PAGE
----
What you have may be a crypanthus. I gow mostly the neo. bromeliads. I do have one crypanthus that I have in fast draining soil with lots of peat. I do not ferterlize my Broms. I don't claim to be an expert just a hobbist that likes to dabble in all plants. If you go to the Brom. Society's website, you can get lots of information.
My crypanthus grows on neglect and not saturated wet soil. I keep it on the dry side. It will make pups, but my pup fell off when I bumped into it. I prefer them all in one pot instead of one plant in one pot. I stuck the pup in a pot of mostly peat and spray it with water. I water lightly and it's now on it own.
I add a little potting soil I have on hand with peat and perlite making sure it drains well and fast. I don't water again until the soil is dry to the touch. For Neo's I keep water in the cup at all times. Neos do very well when you shoot them with water from the hose and rinse them real well. The put fresh water in the cup.
I take my broms indoors (greenhouse) when the temp begins to reach 45 degrees. Some broms will take colder weather, but I don't want any of them damaged. Once a leaf is damaged, the plant does not grow another in its place. I too am in zone 8b/9a. The problem is my GH is over crowed with other plants as well.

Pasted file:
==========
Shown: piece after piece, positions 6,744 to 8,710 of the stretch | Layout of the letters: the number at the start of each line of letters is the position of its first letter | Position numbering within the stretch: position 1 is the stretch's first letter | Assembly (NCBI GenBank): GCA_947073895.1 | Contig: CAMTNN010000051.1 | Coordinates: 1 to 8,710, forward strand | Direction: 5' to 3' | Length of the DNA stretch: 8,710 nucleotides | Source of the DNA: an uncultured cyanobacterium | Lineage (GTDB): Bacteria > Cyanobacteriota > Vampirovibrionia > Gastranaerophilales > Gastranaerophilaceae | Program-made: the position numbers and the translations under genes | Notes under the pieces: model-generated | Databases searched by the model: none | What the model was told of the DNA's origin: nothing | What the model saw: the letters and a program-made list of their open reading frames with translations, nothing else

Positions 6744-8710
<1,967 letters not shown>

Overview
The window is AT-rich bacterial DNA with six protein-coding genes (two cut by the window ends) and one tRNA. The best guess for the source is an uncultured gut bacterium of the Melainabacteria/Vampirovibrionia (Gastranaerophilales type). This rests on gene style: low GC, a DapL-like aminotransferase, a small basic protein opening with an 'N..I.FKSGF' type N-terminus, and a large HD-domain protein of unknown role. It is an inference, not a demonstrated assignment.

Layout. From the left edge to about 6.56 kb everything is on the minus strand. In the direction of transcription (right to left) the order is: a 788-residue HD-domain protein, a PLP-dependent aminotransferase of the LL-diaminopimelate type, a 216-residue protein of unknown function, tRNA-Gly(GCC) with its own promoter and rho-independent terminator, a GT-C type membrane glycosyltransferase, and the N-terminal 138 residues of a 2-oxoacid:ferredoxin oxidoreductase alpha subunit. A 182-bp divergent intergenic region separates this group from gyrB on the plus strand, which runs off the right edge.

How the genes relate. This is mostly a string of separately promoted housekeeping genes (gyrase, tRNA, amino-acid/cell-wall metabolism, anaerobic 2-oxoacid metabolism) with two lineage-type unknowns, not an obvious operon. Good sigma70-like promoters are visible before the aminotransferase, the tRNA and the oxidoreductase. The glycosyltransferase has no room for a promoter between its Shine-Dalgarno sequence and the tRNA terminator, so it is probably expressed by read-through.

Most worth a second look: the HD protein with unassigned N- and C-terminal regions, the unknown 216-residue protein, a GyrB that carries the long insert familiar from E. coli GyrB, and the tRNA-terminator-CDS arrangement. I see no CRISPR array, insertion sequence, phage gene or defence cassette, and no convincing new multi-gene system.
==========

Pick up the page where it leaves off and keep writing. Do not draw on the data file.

Check out ebay for Broms on bid. I have never purchased any there or on line, but they are lovely to see. Jacksbromeliad.com has the most gorgeous plants I have ever seen. I purchase most of mine from Home Depot or Lowes or I trade with friends. I do attend the BR Brom Sale every June. They have starter pups and are well priced lower than the stores. There are so many different Broms. I too am still learning more about different varieties.
Absolutely! I agree with all the beautiful bromeliads on all the different sites. I actually have two coming from ebay sellers. Yep ~ only two. lol
I have also found lots of care information on the sites that actually sell the Broms. Far more information than on the various Bromeliad society sites (although maybe I get sidetracked when there). I guess they think I know what I'm doing by the time I go to their sites. NOT!
Anyway, I am glad to know you are able to overwinter these indoors in your zone. I have a GH and am able to maintain temps, now I just need to make room. Some of these plants can become huge so plant size is what I am looking at too. From what I've read they still need to be in filtered winter light so as not to damage the leaves? That shouldn't be a problem either.